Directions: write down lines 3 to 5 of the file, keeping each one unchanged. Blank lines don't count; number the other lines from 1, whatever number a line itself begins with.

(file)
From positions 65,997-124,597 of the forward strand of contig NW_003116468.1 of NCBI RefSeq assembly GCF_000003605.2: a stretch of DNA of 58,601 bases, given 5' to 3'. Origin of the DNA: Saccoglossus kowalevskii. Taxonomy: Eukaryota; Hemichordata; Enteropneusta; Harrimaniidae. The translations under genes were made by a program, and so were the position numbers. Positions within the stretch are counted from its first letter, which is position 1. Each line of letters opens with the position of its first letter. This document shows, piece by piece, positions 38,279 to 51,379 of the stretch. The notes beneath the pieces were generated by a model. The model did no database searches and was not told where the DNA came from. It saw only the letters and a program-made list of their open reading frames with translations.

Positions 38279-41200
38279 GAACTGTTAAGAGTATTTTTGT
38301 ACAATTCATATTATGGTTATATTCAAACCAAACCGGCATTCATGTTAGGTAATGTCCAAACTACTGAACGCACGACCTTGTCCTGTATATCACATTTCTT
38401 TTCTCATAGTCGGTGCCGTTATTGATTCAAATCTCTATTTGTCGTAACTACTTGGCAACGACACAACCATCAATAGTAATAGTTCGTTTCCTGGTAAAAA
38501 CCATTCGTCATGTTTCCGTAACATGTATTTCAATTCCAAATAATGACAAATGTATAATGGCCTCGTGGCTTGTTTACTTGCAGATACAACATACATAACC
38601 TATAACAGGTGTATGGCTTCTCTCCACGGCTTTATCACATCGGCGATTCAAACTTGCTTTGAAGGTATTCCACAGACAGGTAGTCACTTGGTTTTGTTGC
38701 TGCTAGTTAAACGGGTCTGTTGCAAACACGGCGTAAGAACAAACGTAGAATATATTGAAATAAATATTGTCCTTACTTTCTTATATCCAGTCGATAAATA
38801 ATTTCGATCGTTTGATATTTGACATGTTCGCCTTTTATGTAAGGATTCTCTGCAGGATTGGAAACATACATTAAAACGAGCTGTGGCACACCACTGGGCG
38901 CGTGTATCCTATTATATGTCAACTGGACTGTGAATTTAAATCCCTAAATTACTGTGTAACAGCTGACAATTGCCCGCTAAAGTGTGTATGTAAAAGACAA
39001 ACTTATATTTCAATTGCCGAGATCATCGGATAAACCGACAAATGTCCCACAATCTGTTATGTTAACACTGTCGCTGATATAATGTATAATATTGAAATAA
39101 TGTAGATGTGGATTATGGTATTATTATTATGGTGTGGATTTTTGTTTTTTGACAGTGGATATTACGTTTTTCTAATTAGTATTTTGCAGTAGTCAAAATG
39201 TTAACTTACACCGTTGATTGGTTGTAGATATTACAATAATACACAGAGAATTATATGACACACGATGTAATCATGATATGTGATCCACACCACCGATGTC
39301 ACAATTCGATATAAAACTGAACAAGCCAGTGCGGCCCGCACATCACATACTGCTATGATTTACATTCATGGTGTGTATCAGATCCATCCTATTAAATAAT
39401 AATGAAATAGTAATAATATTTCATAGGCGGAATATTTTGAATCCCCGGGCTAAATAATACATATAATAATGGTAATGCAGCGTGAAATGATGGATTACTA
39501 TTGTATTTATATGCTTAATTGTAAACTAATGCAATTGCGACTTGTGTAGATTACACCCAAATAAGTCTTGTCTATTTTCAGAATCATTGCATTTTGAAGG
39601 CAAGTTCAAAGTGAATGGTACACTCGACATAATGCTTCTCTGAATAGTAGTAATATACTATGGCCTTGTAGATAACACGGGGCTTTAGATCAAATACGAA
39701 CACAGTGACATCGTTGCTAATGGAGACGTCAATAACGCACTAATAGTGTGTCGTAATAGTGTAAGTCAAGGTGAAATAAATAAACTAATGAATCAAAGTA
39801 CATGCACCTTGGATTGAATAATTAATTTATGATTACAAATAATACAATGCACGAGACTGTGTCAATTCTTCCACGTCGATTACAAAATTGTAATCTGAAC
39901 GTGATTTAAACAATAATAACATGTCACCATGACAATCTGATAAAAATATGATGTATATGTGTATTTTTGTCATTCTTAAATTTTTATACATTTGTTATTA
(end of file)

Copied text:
38279 GAACTGTTAAGAGTATTTTTGT
38301 ACAATTCATATTATGGTTATATTCAAACCAAACCGGCATTCATGTTAGGTAATGTCCAAACTACTGAACGCACGACCTTGTCCTGTATATCACATTTCTT
38401 TTCTCATAGTCGGTGCCGTTATTGATTCAAATCTCTATTTGTCGTAACTACTTGGCAACGACACAACCATCAATAGTAATAGTTCGTTTCCTGGTAAAAA